Not long ago, I had a lesson with a young Chinese boy. The circumstances of that lesson, and past experience, have prompted me to write this article. For the most part, my classes go off without a hitch. My students are usually polite, behaved, prepared, and eager to improve their English. However, every so often things do not work out quite so well. As a result, we made a list of best practices for students. In other words, these are things you can do to ensure your class is a pleasant experience for yourself and for your English coach.
Children with a limited vocabulary should not be left in a class alone with a native speaker.
As an example, let’s take the class I mentioned above. The young boy in question was maybe 6 or 7 years old and his English vocabulary was clearly limited. In the beginning of the class his father was there helping him to understand what I was saying. Unfortunately, the father walked away, after a short period of time, and left the child and I to fend for ourselves. As a result, we were limited to doing just the class material. I was unable to get the boy to actively engage because he was unable to comprehend anything I said, which forced me to spend a great deal of the lesson typing instructions and requests in the chatbox. In a one hour class, this is not such a big deal. However, in a 25-30 minute class, this becomes a real concern.
Not only that, but the child is just that. A child. After about 15-20 minutes he started to get antsy and possibly a bit frustrated. As a result, he started to lose focus and he started rocking (back and forth) and leaning back in his chair, drawing on the whiteboard and he switched from speaking softly to periodically and randomly screaming answers out.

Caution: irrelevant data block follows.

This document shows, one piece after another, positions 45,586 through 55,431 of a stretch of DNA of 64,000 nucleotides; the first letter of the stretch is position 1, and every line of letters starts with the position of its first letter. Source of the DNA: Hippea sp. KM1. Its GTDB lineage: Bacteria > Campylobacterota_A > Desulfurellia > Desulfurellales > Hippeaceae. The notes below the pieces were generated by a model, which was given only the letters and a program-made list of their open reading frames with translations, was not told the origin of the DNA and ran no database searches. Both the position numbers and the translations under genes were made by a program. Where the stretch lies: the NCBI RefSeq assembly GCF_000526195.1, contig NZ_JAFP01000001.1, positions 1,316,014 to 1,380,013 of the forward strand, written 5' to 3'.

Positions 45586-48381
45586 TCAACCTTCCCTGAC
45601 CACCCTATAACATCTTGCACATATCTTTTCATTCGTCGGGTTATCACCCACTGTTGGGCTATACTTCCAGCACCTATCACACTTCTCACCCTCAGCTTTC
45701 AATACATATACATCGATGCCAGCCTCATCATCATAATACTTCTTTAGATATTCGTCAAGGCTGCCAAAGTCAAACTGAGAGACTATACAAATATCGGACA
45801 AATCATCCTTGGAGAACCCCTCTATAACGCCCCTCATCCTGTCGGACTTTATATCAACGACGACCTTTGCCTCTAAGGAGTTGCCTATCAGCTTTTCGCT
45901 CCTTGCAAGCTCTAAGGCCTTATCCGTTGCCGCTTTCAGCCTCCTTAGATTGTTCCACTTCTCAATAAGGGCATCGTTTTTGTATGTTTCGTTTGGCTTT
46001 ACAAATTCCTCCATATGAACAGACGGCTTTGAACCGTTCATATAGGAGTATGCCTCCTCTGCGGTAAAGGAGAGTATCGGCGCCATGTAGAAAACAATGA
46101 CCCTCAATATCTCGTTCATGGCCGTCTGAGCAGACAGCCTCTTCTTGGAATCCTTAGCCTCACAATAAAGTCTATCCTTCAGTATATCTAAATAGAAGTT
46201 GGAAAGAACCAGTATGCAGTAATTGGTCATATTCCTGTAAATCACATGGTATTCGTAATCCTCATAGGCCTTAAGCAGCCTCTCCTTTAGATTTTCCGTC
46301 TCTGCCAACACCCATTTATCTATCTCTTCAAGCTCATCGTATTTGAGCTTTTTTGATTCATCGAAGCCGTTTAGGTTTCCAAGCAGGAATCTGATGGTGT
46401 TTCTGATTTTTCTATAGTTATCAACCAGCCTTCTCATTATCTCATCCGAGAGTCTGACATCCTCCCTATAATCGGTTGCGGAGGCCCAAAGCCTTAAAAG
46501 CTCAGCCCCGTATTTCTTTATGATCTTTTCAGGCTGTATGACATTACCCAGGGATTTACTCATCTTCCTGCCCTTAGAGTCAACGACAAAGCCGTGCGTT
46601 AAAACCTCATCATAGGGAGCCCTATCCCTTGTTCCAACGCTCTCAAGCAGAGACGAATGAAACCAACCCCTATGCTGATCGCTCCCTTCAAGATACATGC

Find a quiet place to do your classes
In the session I referred to above, the boy’s younger brother was clearly in the same room. The brother was making quite a racket, which interfered with my ability to hear the student. This isn’t fair to me or to the student who thinks he made a mistake when I ask him to repeat something I did not hear because his brother was making noise. So, if you have children remove them to another room while you have class. Find something for them to do to occupy their attention for the length of your class.
Also, make sure nobody is watching television, listening to music or talking in the room where you are having class. If they are in a neighboring room, ask them to keep the volume down.
In addition, I strongly suggest purchasing a headset (preferably) with a microphone.